Shortwave radiation budget of Sahelian vegetation 1. Techniques of measurement and results during HAPEX-Sahel

Elsevier Inc
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Journal Article
Agricultural and Forest Meteorology, 1996, 79 (1-2), pp. 79 - 96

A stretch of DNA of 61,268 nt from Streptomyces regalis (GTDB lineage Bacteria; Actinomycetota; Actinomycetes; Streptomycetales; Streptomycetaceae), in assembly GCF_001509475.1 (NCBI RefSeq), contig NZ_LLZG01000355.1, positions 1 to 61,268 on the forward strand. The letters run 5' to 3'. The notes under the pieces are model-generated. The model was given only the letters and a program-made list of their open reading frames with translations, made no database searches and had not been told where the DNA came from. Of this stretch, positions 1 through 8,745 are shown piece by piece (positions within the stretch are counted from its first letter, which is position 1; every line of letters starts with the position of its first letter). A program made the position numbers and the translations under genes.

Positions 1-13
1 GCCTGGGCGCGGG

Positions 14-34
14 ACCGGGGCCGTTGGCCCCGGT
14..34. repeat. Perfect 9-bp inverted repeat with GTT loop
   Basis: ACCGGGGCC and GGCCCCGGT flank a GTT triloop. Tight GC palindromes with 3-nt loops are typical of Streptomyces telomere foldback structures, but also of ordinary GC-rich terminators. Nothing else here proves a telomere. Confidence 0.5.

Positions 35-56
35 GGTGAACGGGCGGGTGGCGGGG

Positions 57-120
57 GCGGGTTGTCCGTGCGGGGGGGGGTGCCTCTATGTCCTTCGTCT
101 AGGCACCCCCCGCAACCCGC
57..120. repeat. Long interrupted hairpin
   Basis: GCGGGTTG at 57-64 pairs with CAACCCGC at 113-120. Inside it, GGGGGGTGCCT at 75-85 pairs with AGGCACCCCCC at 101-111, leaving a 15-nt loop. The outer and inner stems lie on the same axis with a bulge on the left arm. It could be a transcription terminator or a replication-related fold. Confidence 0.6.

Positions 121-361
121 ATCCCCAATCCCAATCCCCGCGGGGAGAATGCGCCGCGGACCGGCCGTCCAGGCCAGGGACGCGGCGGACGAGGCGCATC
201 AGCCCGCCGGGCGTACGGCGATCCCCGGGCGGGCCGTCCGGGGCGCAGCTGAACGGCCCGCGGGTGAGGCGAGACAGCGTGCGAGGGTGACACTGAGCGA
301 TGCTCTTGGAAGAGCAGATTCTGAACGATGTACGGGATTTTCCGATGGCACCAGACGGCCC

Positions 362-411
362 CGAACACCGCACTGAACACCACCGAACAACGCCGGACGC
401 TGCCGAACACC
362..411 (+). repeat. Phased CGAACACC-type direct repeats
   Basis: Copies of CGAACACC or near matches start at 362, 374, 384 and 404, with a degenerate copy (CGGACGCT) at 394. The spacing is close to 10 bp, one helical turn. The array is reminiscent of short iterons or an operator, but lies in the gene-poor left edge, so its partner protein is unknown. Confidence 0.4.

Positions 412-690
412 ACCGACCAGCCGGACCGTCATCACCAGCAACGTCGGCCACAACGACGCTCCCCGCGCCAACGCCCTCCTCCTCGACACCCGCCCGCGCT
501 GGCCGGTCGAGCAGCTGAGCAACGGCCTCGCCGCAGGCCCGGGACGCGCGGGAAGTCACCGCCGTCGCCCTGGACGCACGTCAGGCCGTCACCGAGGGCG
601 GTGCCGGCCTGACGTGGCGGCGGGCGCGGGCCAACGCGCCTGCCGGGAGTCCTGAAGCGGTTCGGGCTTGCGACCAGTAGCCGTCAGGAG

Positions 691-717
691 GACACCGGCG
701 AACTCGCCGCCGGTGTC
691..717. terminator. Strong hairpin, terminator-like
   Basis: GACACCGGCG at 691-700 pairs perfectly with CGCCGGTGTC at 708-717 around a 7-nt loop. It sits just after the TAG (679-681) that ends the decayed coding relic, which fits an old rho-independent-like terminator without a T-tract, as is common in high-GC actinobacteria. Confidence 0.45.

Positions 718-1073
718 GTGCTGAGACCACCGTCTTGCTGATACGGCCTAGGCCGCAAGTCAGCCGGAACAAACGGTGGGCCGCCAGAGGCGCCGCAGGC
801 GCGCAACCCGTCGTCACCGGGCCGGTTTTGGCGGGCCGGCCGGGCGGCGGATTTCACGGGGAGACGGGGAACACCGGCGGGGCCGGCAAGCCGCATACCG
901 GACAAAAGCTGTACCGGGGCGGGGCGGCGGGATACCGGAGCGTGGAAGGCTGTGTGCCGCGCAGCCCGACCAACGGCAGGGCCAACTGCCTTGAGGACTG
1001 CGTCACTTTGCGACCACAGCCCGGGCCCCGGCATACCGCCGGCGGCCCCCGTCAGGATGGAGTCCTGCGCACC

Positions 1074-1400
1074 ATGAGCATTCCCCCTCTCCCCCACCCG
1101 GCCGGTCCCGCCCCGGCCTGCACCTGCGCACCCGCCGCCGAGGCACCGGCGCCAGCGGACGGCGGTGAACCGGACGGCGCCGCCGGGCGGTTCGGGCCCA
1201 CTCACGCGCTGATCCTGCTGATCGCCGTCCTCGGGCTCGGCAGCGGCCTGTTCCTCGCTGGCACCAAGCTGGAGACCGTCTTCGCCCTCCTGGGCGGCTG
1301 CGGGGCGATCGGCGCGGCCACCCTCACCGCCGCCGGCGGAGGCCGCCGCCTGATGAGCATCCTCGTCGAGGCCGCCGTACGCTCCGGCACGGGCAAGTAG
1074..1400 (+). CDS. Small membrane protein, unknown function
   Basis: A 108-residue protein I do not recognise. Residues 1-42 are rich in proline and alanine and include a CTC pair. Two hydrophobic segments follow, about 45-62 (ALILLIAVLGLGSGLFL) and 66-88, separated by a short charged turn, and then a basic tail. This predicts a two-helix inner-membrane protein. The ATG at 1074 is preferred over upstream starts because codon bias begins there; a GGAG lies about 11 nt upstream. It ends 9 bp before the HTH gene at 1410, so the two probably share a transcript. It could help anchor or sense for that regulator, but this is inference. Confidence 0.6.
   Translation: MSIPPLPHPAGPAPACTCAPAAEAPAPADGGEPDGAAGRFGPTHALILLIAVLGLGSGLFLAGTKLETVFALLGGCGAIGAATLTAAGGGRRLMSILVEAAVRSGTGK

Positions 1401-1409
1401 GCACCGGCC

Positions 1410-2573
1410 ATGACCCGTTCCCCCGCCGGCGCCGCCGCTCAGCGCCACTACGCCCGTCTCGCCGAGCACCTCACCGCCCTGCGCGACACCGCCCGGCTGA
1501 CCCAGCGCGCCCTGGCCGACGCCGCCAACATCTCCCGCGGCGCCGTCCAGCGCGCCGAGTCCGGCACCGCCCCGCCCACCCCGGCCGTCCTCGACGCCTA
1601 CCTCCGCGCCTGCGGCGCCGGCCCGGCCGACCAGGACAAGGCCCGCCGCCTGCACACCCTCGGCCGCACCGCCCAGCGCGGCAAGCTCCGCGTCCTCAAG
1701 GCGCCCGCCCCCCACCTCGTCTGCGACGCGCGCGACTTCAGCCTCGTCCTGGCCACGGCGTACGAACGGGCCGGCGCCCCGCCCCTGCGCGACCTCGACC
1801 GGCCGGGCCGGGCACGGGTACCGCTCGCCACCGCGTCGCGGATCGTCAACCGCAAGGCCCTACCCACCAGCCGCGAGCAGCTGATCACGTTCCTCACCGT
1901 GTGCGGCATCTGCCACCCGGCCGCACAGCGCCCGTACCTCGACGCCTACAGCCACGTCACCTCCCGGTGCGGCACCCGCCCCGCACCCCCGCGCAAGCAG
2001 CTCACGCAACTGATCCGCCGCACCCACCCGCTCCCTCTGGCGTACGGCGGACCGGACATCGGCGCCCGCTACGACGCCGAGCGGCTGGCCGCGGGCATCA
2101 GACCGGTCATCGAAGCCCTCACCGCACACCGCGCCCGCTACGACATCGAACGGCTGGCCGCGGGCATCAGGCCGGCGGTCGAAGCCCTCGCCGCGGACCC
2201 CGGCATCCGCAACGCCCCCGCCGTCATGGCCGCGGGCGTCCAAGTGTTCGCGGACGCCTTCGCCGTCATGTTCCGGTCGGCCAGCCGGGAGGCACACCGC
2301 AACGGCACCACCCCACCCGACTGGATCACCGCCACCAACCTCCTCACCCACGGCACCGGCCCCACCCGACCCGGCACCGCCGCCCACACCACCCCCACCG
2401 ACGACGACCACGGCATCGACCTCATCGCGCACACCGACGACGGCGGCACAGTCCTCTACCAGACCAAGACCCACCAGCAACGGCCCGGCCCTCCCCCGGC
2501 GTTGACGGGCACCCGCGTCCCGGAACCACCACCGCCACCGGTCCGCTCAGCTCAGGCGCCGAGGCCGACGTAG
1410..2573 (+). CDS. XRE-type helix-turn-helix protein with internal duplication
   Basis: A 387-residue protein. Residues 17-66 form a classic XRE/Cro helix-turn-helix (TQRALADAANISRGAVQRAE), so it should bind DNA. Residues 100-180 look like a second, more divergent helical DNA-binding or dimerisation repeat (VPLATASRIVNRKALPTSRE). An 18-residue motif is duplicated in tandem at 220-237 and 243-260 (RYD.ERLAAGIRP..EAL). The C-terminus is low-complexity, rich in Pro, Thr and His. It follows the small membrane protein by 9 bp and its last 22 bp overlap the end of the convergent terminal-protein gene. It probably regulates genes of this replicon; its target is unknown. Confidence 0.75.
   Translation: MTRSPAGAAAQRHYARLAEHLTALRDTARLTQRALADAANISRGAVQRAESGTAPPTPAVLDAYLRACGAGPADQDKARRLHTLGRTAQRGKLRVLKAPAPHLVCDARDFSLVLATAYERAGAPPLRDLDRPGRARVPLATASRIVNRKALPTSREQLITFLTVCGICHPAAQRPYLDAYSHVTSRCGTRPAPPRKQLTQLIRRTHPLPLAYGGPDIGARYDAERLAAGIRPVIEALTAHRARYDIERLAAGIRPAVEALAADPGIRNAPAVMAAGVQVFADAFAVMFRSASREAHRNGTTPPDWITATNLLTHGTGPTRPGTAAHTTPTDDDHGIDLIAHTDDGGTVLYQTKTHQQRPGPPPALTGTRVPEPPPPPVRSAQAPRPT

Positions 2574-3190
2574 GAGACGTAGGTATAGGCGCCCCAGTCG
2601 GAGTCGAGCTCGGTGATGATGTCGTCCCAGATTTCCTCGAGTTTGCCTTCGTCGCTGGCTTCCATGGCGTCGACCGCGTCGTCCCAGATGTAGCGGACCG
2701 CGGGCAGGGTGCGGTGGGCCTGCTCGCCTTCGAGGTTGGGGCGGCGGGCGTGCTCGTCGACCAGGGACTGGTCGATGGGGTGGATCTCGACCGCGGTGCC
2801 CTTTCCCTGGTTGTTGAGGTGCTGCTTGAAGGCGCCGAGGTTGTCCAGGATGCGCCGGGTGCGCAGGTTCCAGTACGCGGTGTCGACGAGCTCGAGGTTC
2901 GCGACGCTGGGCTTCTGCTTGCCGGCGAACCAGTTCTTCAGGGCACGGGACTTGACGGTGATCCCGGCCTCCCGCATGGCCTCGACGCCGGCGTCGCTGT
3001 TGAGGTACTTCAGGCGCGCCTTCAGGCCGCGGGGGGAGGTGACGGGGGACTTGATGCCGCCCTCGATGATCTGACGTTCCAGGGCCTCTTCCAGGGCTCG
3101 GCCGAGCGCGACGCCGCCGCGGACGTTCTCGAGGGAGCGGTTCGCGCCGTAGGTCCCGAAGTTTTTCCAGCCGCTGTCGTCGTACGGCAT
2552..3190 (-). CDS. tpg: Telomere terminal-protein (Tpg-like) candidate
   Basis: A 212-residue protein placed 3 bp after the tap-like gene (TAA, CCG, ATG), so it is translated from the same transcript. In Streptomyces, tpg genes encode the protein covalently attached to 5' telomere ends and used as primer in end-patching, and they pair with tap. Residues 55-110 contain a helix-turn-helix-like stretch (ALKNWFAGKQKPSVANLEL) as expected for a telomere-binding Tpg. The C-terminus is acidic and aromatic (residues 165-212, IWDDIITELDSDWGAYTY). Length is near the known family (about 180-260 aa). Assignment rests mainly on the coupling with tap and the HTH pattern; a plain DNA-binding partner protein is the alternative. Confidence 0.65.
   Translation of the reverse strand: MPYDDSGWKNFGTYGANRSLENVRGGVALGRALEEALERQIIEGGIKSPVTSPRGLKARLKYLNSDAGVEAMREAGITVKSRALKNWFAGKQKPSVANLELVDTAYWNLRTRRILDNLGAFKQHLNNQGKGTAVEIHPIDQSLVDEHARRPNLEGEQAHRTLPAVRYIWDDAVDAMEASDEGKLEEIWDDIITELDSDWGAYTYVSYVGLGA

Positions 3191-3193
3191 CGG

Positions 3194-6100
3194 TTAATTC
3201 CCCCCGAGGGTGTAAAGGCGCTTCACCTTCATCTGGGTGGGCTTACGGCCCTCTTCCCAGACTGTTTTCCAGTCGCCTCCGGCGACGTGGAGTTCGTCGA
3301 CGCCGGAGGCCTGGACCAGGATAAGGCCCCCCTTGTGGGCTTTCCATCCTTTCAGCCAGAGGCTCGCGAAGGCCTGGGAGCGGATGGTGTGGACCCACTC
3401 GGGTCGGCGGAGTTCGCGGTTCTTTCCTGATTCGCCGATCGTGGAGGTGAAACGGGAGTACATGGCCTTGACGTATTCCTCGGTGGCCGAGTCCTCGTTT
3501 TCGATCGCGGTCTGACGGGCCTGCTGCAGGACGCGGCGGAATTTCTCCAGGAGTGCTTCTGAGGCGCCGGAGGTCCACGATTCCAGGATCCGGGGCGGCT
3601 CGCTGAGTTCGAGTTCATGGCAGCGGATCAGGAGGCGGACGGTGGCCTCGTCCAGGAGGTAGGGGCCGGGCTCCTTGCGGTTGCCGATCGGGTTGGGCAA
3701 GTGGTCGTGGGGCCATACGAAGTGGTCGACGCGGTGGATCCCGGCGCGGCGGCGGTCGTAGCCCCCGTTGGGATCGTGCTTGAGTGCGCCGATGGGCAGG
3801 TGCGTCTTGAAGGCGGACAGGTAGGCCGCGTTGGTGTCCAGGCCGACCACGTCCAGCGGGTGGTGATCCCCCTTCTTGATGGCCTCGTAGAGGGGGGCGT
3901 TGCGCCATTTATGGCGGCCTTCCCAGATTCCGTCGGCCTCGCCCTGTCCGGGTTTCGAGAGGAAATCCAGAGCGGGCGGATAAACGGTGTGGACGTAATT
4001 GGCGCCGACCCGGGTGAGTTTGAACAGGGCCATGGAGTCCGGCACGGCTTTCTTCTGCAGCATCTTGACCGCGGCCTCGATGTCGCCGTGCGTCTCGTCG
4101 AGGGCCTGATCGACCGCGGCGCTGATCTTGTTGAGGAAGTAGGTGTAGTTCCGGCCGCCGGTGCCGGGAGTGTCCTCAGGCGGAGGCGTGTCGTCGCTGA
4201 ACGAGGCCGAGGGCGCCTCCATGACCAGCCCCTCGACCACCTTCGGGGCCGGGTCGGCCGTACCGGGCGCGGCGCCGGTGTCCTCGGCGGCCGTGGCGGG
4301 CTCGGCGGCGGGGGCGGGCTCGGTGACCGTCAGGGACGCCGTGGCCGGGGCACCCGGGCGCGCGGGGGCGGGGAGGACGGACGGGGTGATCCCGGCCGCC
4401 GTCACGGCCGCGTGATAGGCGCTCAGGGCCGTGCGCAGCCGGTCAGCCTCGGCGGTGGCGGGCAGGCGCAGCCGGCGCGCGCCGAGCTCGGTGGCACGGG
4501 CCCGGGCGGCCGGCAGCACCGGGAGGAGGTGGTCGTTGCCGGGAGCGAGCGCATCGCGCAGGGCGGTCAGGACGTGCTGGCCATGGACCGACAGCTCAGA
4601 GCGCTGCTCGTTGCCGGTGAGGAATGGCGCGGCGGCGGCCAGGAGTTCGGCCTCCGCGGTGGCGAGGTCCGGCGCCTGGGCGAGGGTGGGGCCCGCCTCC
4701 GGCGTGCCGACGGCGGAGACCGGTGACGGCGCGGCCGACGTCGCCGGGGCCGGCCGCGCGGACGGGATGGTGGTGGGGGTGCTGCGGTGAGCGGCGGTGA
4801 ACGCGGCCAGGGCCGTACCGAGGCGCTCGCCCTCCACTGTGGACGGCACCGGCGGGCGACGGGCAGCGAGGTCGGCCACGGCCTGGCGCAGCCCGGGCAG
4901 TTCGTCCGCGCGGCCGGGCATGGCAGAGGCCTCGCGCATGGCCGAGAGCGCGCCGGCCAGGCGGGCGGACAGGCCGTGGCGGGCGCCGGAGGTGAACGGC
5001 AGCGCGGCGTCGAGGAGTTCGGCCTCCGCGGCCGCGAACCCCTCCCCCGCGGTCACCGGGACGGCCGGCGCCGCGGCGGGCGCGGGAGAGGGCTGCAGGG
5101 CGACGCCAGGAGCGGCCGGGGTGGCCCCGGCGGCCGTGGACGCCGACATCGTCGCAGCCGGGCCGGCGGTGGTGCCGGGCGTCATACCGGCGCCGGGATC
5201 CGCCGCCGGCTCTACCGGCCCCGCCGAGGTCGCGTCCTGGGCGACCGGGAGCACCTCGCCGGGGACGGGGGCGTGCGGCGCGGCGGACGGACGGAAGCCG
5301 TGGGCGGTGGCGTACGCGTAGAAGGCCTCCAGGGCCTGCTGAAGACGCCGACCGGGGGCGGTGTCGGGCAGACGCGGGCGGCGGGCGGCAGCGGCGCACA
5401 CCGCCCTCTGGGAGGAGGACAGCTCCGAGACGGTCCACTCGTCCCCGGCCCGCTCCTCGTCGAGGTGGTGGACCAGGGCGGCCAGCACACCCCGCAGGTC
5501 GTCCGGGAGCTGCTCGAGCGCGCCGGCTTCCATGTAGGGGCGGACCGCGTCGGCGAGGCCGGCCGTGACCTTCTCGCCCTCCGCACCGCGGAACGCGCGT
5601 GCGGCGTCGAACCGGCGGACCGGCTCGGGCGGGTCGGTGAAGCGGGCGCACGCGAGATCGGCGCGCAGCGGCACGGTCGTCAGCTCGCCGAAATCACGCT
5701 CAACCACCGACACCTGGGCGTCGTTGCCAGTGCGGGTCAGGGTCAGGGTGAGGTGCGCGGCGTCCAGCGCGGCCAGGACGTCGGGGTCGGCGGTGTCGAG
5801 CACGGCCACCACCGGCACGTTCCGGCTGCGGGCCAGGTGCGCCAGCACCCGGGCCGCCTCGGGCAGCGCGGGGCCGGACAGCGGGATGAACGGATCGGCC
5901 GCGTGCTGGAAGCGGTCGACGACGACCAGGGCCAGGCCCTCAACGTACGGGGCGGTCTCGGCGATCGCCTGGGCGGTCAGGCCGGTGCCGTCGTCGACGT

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Shortwave radiative budgets of Sahelian savannas and a millet crop were measured during the 1992 HAPEX-Sahel field experiment, in Niger, West Africa. Measurements were conducted on four land cover types: shrub fallow, grass fallow, degraded shrubland, and a millet field. Each land unit was equipped with sets of sensors to measure the photosynthetically active radiation (PAR) and near-infrared (NIR) radiative fluxes within the canopies, and were operated throughout the entire growing season. Daily fractional PAR and NIR interception by vegetation was rather low (less than 60% and 30% for natural vegetation and crop, respectively). The sparse vegetation and bright sandy soils meant that the PAR absorption and interception were similar (they were equal at a value of approximately 20%). The albedo of the plots varied little diurnally and seasonally, and was strongly affected by the reflection from the soil. The interception and absorption and, to a lesser degree, the albedo exhibited distinct directional effects related to solar zenith angle.
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